oneWe have found that many prepared and packaged meals and desserts made for babies and infants contained naturally sweet tasting ingrediants and we have featured some of those in our photographs.

Whilst there are valuable nutrients and minerals in sweet potato, peppers, squash, bananas and apricots for example, the convenience meals do taste sweet. This can reinforce a preference for sweet foods generally make it more difficult to encourage a taste for more savoury choices.

Ready-made meals for infants as well as adults contain a higher sugar content than home-made alternatives. We recommend ready-made meals only be used infrequently, on occasions when preparing fresh meals can be difficult when travelling or on holiday.

twoWe compared similar products from different manufacturers to contrast the sugar content. Choosing an alternative can make a big difference in reducing sugar.
Reduced sugar rusks still contain a surprising sugar content, as always we advise reading labels carefully.

Offering infants too many sweet flavoured foods may lead them to developing a sweet preference and may ‘pattern’ their eating habits later in the toddler years for sugar and fat intake.
There is no nutritional need to feed juice to infants younger than 6 months. Offering juice before solid foods are introduced could risk juice replacing breast or infant formula in the diet, reducing intake of protein, fat, vitamins and minerals.
Teeth can begin to erupt at approximately six months of age. Dental caries has been associated with juice consumption, and, as it can be placed in a feeder cup or bottle, it can be consumed over a prolonged period of time, exposing the teeth to the sugar in juice, which is a major contributing factor in tooth decay.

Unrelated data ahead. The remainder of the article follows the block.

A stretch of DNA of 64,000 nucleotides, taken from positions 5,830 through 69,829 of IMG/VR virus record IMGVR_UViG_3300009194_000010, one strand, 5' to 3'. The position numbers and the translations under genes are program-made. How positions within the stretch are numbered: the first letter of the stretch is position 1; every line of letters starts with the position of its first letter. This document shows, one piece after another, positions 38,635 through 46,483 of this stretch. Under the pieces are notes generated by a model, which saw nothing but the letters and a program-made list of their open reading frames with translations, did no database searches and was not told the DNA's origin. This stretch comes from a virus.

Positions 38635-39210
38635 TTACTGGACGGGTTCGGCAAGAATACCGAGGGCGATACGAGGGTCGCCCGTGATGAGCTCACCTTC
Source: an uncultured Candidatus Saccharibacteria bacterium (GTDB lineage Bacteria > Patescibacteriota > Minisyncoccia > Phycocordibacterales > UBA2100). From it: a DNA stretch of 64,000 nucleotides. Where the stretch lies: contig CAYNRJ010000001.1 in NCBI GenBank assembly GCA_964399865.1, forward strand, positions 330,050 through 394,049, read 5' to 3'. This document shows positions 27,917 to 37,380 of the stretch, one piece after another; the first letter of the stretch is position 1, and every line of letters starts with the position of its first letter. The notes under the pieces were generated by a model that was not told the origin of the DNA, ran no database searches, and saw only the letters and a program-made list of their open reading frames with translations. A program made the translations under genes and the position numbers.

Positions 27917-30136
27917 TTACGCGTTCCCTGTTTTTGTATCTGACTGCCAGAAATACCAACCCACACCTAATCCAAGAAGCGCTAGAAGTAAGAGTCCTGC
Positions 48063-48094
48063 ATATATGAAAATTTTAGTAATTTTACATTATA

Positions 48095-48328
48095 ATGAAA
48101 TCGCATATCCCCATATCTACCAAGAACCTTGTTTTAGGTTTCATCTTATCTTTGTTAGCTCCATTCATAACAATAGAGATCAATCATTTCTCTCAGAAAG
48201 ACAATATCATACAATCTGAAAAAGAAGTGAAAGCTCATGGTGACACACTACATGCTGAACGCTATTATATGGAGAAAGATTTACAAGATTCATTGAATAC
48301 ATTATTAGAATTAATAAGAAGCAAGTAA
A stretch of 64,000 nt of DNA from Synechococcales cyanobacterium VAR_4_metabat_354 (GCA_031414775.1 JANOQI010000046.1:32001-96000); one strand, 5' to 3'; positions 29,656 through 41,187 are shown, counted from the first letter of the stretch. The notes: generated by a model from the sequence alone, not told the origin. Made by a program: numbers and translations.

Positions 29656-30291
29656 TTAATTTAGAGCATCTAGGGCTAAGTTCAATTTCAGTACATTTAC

threeRefined sugars should be avoided and juice should be restricted. Give only a very dilute mix of juice and water (1 part juice to 10 parts cooled boiler water) in a feeding cup at mealtimes only.
Action on Sugar have released data from the most recent official national diet and nutrition survey which showed adults and children in England exceeded the current guidelines limit for sugary consumption with children consuming around 15% of their calories in sugar, and a third of those come from soft drinks and fruit juices. WHO (World Health Organisation) have set current guidelines at 10% with a recommendation to reduce it 5%.

Professor Graham MacGregor stated, ‘added sugars are completely unnecessary in our diets and ares strongly linked to obesity and diabetes, as well as dental caries which remains a major problem for children and adults.’